Shop on Line!
The website portfolio is all up to date. My current inventory is now available for sale on line. Click on the “Shop Now — Order On Line” buttons on the home page or contact page of

That’s the year as I see it.  I look forward to hearing from you.

With love and gratitude,


Snow Poem

Someone sent Kate this poem for Valentine’s Day.  We don’t know who. I really like it.


Listen, Valentine

In the check out line
When a stranger warns of a blizzard
Do not say,
“Yippee, more snow!”
Leave the store before you imagine
Violet shadows on a clean white field
The way the edges soften
The way you glide a foot above the ground.
On your sleeve snowflakes are delicate as breath.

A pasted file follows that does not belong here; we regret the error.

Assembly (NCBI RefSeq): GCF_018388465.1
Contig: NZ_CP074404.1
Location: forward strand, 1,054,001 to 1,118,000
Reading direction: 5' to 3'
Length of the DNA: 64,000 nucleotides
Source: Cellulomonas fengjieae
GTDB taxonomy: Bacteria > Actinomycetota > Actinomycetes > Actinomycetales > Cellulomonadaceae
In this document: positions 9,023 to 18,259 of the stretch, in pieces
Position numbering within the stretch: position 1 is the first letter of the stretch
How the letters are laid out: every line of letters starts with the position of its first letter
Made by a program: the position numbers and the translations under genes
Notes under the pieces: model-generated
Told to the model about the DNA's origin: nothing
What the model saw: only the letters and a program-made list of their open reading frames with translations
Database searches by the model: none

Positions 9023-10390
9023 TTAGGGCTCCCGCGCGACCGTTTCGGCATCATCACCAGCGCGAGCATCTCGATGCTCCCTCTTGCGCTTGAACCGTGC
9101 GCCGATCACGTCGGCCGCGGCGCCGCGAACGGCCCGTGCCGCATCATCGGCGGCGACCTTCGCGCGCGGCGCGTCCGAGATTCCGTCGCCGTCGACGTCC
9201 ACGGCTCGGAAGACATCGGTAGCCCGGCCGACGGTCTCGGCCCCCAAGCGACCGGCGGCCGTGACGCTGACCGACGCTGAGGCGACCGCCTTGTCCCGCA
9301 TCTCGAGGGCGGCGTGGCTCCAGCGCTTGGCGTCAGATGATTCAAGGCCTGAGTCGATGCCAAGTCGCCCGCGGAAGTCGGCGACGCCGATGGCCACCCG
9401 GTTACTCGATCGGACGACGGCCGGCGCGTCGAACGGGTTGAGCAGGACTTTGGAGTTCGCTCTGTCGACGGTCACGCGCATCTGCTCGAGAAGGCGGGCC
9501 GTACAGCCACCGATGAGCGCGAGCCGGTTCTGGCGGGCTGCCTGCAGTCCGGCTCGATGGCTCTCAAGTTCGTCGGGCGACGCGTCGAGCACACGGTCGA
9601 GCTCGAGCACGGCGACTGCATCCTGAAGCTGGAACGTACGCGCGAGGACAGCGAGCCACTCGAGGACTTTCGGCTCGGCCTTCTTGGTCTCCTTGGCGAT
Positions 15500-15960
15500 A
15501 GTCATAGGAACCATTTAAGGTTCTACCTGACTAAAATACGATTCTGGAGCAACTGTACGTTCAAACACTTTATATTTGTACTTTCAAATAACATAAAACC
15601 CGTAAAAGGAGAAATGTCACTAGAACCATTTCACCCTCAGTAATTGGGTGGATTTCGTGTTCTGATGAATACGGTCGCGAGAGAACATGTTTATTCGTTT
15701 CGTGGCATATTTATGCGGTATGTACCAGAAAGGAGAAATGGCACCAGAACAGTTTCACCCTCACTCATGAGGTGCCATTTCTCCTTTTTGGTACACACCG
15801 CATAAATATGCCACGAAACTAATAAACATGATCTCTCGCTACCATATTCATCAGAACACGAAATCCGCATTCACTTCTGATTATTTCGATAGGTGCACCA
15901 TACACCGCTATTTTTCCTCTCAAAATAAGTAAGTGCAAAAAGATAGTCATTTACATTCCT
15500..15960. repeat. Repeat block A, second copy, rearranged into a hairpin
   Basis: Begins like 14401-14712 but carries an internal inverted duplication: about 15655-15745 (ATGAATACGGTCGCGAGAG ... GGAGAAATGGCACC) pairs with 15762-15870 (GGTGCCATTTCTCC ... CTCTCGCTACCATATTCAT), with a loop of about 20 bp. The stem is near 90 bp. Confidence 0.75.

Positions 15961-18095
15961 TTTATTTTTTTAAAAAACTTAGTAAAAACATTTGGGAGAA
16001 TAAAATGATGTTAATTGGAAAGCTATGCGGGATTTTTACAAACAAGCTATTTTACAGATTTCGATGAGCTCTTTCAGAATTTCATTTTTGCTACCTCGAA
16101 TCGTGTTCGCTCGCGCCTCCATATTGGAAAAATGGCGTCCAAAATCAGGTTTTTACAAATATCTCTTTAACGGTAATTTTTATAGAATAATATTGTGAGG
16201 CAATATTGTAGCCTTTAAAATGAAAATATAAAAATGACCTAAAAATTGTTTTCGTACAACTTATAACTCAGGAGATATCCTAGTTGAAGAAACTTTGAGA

In numbers
They stop trucks.
They erode our determination
As the edges of the world draw in,
The biggest house becomes an igloo.
Every human thing is swallowed up.
Roads vanish,
Deadlines come and go,
Signs of progress are softly erased.
Rain and wind have other things to teach
We love snow because it reminds us
That everything can change
That nothing lasts.
That we can’t fight
But we can wait
The world under the snow,
The shrubs and fire hydrants,
Will rise again
This transient beauty stops us in our tracks
And fills them again and again.
— anonymous